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Annette Fleckenstein

Professor and Director of Foundational Sciences, School of Dentistry
Deputy Director, Utah Addiction Center

Cellular Neuroscience
Neurobiology of Disease
Brain and Behavior

 


B.S. 1988, Western Michigan University; M.S. 1990, Western Michigan University; Ph.D. 1994, Michigan State University; Postdoctoral Fellow 1994-1995, National Institutes of Health - National Institute on Drug Abuse, Addiction Research Center

RESEARCH:

Neuropharmacology, neurochemistry and aminergic transporters

Some psychostimulants of abuse can cause persistent damage to dopaminergic and/or serotonergic neurons in rodents, non-human primates and humans. For example, methamphetamine administration causes persistent dopaminergic deficits that, in part, resemble deficits occurring in Parkinson's disease. Dr. Fleckenstein's laboratory investigates receptor-mediated and subcellular mechanisms contributing to these deficits. A particular focus of the laboratory involves investigating the effects of stimulants on monoaminergic transporters, both because of relevance to the neurotoxicity of stimulants, and because of the laboratory's ongoing interest in the abuse liability of these agents.

A variety of techniques are employed in Dr. Fleckenstein's laboratory including radioligand-binding, rotating disk electrode voltammetry, monoamine uptake assays, western blotting, and high performance liquid chromatography to assess alterations in monoaminergic neuronal function after both non-contingent, and more recently, contingent drug administration.

Several research projects are ongoing in Dr. Fleckenstein's laboratory. One involves investigating mechanisms underlying the neurotoxic effects of methamphetamine, with a particular emphasis on the role of aging (e.g., the impact of the transition from adolescence to young adulthood) in this process. Another project involves investigating mechanisms underlying, and the functional consequences of, stimulant-induced vesicular trafficking. A third project involves assessing the identity and functional relevance of high molecular weight plasmalemmal dopamine transporter complexes that form after methamphetamine treatment. A forth involves investigating the impact of methamphetamine self-administration on both acute and long-term changes in monoaminergic neuronal function.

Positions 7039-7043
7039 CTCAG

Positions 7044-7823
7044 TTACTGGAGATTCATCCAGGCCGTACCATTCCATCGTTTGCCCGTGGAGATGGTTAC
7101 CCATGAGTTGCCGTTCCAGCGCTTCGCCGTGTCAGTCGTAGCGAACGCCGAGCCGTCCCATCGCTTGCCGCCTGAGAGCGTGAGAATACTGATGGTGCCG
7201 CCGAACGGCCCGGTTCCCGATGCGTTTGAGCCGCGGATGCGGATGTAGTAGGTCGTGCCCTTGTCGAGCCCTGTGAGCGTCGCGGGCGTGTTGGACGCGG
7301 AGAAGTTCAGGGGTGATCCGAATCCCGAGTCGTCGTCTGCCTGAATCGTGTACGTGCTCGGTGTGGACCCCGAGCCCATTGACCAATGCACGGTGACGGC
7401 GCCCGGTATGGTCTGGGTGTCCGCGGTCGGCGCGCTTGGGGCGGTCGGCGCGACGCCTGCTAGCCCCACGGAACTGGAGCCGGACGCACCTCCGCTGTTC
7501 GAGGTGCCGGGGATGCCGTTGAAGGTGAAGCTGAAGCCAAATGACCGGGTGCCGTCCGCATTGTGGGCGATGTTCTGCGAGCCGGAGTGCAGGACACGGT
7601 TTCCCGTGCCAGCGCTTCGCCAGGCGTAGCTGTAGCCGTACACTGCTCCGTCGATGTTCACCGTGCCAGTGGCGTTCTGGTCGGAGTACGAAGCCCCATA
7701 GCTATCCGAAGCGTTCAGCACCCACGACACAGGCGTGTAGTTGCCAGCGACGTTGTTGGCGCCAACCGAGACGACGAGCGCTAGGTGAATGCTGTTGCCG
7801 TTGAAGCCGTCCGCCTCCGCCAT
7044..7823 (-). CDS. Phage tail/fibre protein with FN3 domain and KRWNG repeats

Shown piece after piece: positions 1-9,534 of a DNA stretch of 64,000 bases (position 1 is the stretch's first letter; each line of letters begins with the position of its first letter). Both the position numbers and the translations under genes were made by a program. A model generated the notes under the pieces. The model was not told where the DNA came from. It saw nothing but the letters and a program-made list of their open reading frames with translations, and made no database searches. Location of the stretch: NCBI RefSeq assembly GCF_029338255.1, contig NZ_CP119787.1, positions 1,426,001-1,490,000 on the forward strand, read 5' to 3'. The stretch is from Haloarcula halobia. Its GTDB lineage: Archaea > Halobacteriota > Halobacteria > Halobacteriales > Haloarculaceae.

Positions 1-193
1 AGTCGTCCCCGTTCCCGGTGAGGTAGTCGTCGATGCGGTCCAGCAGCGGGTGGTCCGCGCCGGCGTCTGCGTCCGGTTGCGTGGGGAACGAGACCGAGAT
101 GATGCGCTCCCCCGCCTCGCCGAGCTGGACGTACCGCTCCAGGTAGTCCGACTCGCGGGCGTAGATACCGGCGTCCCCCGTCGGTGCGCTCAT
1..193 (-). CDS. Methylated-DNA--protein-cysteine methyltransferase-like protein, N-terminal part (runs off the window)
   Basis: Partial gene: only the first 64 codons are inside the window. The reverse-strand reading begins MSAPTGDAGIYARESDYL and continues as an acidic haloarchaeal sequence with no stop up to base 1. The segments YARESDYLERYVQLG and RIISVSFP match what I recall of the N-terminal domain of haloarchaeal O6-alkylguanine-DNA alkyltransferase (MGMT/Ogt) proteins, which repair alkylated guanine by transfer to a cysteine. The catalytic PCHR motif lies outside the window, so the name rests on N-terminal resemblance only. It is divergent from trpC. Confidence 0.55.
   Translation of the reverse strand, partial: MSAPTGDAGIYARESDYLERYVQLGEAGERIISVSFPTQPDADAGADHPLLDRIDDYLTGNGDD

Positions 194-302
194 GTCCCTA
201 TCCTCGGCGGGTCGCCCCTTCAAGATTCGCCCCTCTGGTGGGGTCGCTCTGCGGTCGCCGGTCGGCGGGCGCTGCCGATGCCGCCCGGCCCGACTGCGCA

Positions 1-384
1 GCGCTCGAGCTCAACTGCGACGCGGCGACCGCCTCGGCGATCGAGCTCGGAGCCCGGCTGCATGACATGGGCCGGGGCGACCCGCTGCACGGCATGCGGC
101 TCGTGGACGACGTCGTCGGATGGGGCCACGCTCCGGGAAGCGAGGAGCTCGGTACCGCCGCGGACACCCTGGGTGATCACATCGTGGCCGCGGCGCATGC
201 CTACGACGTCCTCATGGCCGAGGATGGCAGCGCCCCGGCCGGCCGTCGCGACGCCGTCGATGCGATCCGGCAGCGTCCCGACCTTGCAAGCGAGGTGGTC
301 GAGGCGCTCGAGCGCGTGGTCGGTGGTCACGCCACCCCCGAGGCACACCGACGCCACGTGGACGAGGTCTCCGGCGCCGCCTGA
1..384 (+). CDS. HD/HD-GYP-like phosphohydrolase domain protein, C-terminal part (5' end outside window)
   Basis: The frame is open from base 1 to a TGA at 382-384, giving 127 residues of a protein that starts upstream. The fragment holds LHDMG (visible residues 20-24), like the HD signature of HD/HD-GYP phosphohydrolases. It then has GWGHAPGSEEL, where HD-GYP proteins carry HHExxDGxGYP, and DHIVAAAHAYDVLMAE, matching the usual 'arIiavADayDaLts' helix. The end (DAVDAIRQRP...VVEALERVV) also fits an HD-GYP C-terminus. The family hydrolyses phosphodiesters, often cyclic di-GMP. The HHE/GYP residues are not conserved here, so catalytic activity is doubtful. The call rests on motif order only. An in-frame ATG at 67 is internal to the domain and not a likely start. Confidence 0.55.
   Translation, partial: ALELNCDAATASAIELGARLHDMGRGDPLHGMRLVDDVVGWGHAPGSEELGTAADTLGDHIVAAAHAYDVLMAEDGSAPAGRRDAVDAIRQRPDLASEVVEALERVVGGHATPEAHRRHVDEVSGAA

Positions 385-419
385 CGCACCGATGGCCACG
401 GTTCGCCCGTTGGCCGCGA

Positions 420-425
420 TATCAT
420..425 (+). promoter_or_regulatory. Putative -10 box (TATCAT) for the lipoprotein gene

Selected Publications:

German, C.L., Hoonakker, A.J., Fleckenstein, A.E., and Hanson, G.R. (2014) Mephedrone alters basal ganglia and limbic neurotensin system. J Neurochem, (in press).

McFadden, L.M., Vieira-Brock, P.L., Hanson, G.R., and Fleckenstein, A.E. (2014) Methamphetamine self-administration attenuates hippocampal serotonergic deficits: Role of brain derived neurotrophic factor. Int J Neuropharmacol, (in press).

Baladi, M.G., Newman, A.H., Nielsen, S.M., Hanson, G.R., and Fleckenstein, A.E. (2014) Dopamine D3 receptors contribute to methamphetamine-induced alterations in dopaminergic neuronal function: Role of hyperthermia. Eur J Pharmacol, (in press).

Vieira-Brock, P.L., Nielsen, S.M., Andrenyak, D.M., Fleckenstein, A.E., and Wilkins, D.G. (2013) Age-related differences in the disposition of nicotine and cotinine in rat brain and plasma. Nicotine Tobacco Research, 15:1839–1848.

McFadden, L.M., Hanson, G.R., and Fleckenstein, A.E. (2013) The effects of methamphetamine self-administration on cortical monoaminergic deficits Induced by subsequent high-dose methamphetamine administrations. Synapse, 67:875-871.

Charntikov, S., Swalve, N., Pittenger, S., Fink, K., Schepers, S., Hu, G., Hadlock, G.C., Fleckenstein, A.E., Li, M., and Bevins, R.A. (2013) Assessment of iptakalim in preclinical models of nicotine abuse liability. Neuropharmacol, 75:138-144.

German, C.L., Hanson, G.R., and Fleckenstein, A.E. (2012) Amphetamine and methamphetamine reduce striatal dopamine transporter function without concurrent dopamine transporter relocalization. J Neurochem, 123:288-297.

McFadden, L.M., Hunt, M., Allen, S.C., Nielsen, S.M., Hanson, G.R., and Fleckenstein, A.E. (2012) Prior methamphetamine self-administration attenuates persistent serotonergic deficits induced by subsequent high-dose methamphetamine exposure. Drug and Alcohol Dependence, 126:87-94.

McFadden, L.M., Stout, K.A., Vieira-Brock, P.L., Allen, S.C., Nielsen, S.M., Wilkins, D.G., Hanson, G.R., and Fleckenstein, A.E. (2012) Methamphetamine self-administration causes acute decreases in monoaminergic transporter function. Synapse, 66:240-245.

McFadden, L.M., Hadlock, G.C., Allen, S.C., Brock, P.L., Stout, K.A., Wilkins, D.G., Hanson, G.R., and Fleckenstein, A.E. (2012) Methamphetamine self-administration leads to persistent striatal neuroadaptations and protection against subsequent methamphetamine exposure. J. Pharmacol. Exp. Ther., 340:295-303.

Last Updated: 4/18/17